What a treat to visit Denise, Rick,  and their delightful nursery tucked in the woods. Truly, it felt like Clif and I were connecting with old friends, even though we had never met. Despite this being a very busy time for Fernwood, Denise graciously took time to talk with us and to give us advice about planting in dry shade. I came home with a Solomon’s seal, just perfect for that aforementioned hole in the garden.

Denise also told us a little about herself, about how she came from an old Connecticut family that dates back to the 1600s. Rick is from the Lewiston/Auburn area, and they own about twenty acres of land in Montville, which not only supports the nursery but also provides about 85 percent of what they eat.

Most of the land remains wooded, and Denise is quite rightly proud that they get so much out of a small footprint, their livelihood as well as a lot of their food.

As we sat outside in wicker chairs, I heard the clucking of chickens in a nearby pen, big with plenty of room to peck and scratch. In the background came the melodious song of large wood chimes, and it almost seemed as though the woods were singing.

Denise and Rick have what can only be called a flair for making their nursery a lovely place. Green, green, and green, so bright yet soothing. Lots of little containers tucked with different varieties of hens and chicks. Double-blossom white trilliums. Arresting sculpture.

Here are some pictures of Fernwood Nursery.

As Denise noted, “It’s a good place to be.”

It most certainly is, and we look forward to visiting again.

Now, you might be wondering how in the world we ended the day that would be in keeping with seafood and a delightful nursery.

Following Denise’s suggestion, we went to John’s ice cream.

As the sign indicates, the ice cream is handmade and oh so delicious.

What a good life we have!

Three Things Thursday: Bagels, Croissant, Master Bakers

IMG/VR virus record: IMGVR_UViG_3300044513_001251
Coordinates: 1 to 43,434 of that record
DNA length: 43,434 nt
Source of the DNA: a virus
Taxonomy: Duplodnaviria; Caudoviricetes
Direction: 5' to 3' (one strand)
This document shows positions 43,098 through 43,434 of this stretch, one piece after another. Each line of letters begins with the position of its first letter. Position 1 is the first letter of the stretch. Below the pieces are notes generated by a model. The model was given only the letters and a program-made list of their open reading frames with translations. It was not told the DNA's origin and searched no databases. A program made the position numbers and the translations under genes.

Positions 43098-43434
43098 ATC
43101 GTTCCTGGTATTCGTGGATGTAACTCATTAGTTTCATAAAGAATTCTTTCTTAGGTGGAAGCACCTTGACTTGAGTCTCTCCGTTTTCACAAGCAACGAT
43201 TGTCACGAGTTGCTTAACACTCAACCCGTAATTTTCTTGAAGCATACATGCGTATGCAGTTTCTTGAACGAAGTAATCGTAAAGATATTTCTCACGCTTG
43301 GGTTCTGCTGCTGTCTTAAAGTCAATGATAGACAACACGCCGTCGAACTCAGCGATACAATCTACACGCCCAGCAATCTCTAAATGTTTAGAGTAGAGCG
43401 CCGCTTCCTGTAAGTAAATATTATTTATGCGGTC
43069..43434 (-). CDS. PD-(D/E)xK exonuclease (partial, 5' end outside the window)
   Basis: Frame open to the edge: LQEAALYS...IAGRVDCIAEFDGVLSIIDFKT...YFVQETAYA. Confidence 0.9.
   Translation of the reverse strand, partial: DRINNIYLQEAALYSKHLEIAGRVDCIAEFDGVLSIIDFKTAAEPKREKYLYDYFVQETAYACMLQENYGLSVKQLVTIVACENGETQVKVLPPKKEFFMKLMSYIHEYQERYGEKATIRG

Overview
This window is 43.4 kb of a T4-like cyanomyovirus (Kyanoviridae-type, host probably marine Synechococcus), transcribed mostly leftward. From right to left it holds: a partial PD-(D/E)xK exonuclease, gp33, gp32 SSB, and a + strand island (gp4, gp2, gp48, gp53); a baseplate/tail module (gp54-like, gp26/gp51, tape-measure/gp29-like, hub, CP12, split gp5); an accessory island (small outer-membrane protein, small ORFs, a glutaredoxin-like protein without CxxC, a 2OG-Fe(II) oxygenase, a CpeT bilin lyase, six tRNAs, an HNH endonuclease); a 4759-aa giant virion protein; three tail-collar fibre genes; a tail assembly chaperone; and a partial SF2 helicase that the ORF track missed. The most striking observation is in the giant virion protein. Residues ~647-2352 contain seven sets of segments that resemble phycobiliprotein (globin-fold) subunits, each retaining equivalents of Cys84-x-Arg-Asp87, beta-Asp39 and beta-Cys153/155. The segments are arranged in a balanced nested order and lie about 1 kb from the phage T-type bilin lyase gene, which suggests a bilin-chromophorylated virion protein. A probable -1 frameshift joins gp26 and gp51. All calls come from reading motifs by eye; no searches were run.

Once again it is Thursday—funny how they roll around every week—where I list three things I am oh so grateful for. Hence the title, Three Things Thursday.

For this week’s post, my gratitude can be summed up in two words: Forage Market. Add Lewiston, Maine, to this and the gratitude slips into astonishment. A little while ago, I wrote about Forage Market and how their bagels were so good it was almost beyond comprehension, especially for a gritty little city like Lewiston.

However, upon my first visit, I had ordered a bagel sandwich, and I had decided that to really taste the bagel, I would need to order one with just a smear of butter and no other ingredients. This meant a return trip—all in the interest of research, you understand—and last Friday Clif, Mary Jane, and I went back to Forage Market, where I had a sesame bagel with butter and nothing else.

And how was it? Good enough to go on my Three Things Thursday post.

So here is the first thing: A buttered bagel from Forage Market—loaded with sesame seeds, crunchy on the outside, soft and tender on the inside. And as if that weren’t enough, the tea is really good, too. (Not a given in Maine restaurants, which fuss over coffee but think nothing of providing a Lipton tea bag to tea drinkers.)

Second, a croissant: As I was ordering my bagel at Forage Market, I glanced at the glass case beside me and saw some croissants. Should I get one to split between Clif, Mary Jane, and me? I am sorry to report that in central Maine, I have been unable to find anything that remotely resembles a good croissant, which should be crunchy on the outside and flaky with butter on the inside. Oh, what the heck, I thought. Just get the darned thing.

Readers, I almost wept with joy when I tasted this croissant, which was everything a croissant should be. Clif and Mary Jane concurred, and Mary Jane said that next time she goes to Forage, she will get a croissant sandwich.

Third, but most important: The master bakers at Forage Market. None of these amazing baked delicacies would be possible without the skill and dedication of the bakers, who truly are masters of their craft.  Clif took a picture of one of the bakers, but unfortunately he did not get the baker’s name. Clif did learn that there is another baker who specializes in making croissants. Oh, happy, happy day! Also note the fireplace to the right of the baker and the black doors above. This is the wood-fired oven where all the delectable items are baked.

Clif and I have decided that we would be fools not to go to a bakery of this caliber on a regular basis. Forage truly is a first-rate bakery, not only for Maine but also for anywhere else.